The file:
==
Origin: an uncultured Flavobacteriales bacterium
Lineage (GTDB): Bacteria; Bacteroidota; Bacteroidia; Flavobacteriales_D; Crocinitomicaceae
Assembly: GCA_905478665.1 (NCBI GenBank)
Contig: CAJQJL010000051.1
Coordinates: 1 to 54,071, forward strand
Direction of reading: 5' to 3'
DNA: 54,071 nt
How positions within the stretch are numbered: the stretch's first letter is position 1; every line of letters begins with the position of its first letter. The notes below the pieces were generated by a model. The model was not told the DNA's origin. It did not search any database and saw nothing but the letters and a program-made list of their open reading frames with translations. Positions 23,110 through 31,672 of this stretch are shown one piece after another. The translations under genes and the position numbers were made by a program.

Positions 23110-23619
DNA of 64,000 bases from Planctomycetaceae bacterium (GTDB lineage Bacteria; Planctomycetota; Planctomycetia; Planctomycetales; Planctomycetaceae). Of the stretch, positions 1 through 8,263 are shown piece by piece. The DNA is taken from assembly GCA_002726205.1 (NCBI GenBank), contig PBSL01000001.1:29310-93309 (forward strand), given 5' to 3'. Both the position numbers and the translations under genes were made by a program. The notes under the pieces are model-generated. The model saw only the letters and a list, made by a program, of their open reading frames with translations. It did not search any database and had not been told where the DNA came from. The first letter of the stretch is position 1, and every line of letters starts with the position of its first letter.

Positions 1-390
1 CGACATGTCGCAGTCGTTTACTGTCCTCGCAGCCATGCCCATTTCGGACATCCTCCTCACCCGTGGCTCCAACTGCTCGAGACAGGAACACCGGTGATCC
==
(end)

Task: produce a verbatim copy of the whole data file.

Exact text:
Origin: an uncultured Flavobacteriales bacterium
Lineage (GTDB): Bacteria; Bacteroidota; Bacteroidia; Flavobacteriales_D; Crocinitomicaceae
Assembly: GCA_905478665.1 (NCBI GenBank)
Contig: CAJQJL010000051.1
Coordinates: 1 to 54,071, forward strand
Direction of reading: 5' to 3'
DNA: 54,071 nt
How positions within the stretch are numbered: the stretch's first letter is position 1; every line of letters begins with the position of its first letter. The notes below the pieces were generated by a model. The model was not told the DNA's origin. It did not search any database and saw nothing but the letters and a program-made list of their open reading frames with translations. Positions 23,110 through 31,672 of this stretch are shown one piece after another. The translations under genes and the position numbers were made by a program.

Positions 23110-23619
DNA of 64,000 bases from Planctomycetaceae bacterium (GTDB lineage Bacteria; Planctomycetota; Planctomycetia; Planctomycetales; Planctomycetaceae). Of the stretch, positions 1 through 8,263 are shown piece by piece. The DNA is taken from assembly GCA_002726205.1 (NCBI GenBank), contig PBSL01000001.1:29310-93309 (forward strand), given 5' to 3'. Both the position numbers and the translations under genes were made by a program. The notes under the pieces are model-generated. The model saw only the letters and a list, made by a program, of their open reading frames with translations. It did not search any database and had not been told where the DNA came from. The first letter of the stretch is position 1, and every line of letters starts with the position of its first letter.

Positions 1-390
1 CGACATGTCGCAGTCGTTTACTGTCCTCGCAGCCATGCCCATTTCGGACATCCTCCTCACCCGTGGCTCCAACTGCTCGAGACAGGAACACCGGTGATCC